Making a dent in the publishing world is a difficult process. Getting the attention of agents and readers is an even more difficult endeavor.  With over 1.5 million ebooks in the world and more being published everyday, authors have to be creative with their marketing and smart with their pricing. We’re all still learning about pricing in this digital age—the authors, agents, publishers, and even readers. The 99-cent price point will be debated for a very long time. With John Locke and Amanda Hocking selling over a million ebooks, it gives hope to other new authors. The next question is, why are bestselling authors leaving their books priced at 99-cents?  Is it lack of confidence in their products, lack of buying power in this defective economy by consumers, or simply to remain competitive in this unsure world of ebook pricing? Or perhaps, because they are smarter than the rest of us and simply want to put the world on notice that ebook buyers at every level want to read their work. What’s the next step in the pricing debate as it relates to Indie authors’ success?  Becoming a bestselling independent author with books consistently priced above 99 cents.

Melissa Foster is the award-winning author of three International bestselling novels, Megan’s Way, Chasing Amanda, and Come Back to Me. She has also been published in Indie Chicks, an anthology. Melissa is the founder of the Women’s Nest, a social and support community for women, and the WoMen’s Literary Cafe, a cross-promotional site for authors. Melissa hosts an annual Aspiring Authors contest for children, and she’s written for Calgary’s Child Magazine and Women Business Owners Magazine. Melissa is currently collaborating in the film production of Megan’s Way and is hard at work on her next novel.  www.melissafoster.com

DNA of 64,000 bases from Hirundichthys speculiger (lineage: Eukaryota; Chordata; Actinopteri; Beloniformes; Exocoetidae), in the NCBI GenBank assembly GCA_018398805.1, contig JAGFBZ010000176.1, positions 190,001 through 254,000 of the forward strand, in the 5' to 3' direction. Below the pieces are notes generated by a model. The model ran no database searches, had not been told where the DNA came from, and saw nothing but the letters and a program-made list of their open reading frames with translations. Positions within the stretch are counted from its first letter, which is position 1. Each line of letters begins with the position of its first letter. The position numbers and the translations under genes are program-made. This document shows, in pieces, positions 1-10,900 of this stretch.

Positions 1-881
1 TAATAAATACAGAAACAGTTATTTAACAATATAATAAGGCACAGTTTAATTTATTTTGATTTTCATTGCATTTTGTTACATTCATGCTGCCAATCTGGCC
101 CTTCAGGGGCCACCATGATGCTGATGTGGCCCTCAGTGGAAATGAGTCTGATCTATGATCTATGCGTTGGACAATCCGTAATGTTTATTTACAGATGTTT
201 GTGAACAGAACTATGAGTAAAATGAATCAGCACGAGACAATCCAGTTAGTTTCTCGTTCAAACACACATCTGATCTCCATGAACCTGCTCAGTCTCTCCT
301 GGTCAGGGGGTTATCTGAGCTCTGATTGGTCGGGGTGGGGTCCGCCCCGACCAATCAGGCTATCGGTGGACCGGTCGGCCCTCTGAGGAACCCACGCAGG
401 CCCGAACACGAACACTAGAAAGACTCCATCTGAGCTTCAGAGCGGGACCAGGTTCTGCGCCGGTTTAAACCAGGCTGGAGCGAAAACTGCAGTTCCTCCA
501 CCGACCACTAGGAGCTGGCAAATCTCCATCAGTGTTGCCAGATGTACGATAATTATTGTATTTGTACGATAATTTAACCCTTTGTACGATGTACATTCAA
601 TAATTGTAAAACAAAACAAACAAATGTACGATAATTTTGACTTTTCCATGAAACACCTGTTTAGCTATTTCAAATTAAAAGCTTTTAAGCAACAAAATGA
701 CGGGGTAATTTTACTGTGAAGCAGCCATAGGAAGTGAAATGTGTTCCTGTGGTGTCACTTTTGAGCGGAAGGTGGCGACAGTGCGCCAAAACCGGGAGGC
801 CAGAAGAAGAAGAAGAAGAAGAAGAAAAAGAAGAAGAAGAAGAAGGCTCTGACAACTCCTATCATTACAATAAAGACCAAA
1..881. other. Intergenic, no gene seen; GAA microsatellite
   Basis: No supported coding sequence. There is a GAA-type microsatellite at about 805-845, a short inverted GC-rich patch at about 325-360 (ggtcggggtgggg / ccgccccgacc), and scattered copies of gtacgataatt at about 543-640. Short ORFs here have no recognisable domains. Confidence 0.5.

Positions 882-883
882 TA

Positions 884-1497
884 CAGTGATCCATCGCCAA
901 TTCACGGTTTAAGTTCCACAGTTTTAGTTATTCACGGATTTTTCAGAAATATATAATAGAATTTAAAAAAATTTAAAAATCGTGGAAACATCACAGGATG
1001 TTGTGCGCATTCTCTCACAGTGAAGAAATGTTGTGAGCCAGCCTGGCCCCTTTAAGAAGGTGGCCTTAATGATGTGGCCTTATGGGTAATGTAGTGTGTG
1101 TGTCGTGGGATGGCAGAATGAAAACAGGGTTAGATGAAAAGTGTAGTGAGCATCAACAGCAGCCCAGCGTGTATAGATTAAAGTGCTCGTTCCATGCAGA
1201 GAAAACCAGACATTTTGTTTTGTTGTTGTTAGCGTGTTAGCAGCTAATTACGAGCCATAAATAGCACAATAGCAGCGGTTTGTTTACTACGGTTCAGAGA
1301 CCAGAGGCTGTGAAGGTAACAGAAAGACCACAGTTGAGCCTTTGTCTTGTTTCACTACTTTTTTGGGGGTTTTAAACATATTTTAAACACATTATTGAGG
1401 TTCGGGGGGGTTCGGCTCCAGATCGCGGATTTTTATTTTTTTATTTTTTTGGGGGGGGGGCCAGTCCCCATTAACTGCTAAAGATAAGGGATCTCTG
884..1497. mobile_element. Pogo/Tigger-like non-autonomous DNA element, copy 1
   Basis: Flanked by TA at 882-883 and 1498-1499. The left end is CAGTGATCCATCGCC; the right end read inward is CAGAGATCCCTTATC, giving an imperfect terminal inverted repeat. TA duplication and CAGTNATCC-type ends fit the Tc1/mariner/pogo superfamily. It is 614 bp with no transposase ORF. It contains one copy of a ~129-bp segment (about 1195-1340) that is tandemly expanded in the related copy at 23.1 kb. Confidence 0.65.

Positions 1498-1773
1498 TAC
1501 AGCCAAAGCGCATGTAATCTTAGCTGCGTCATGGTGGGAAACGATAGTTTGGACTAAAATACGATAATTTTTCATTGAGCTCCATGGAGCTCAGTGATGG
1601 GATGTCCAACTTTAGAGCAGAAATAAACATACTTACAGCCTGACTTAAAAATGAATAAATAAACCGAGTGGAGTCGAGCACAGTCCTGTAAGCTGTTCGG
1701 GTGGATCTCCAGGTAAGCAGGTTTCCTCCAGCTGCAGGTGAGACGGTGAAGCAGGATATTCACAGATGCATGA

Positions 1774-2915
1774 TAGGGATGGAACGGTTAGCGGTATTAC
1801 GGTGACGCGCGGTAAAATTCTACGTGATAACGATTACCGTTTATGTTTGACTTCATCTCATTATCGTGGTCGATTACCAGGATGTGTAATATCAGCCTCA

• Carol

    I have covered the pages of indiereader but cannot find any information about how/when/where/why decisions are made to review and list (or not review and list) titles. Does/can an author request that his/her book be reviewed? Who decides, in other words, and how?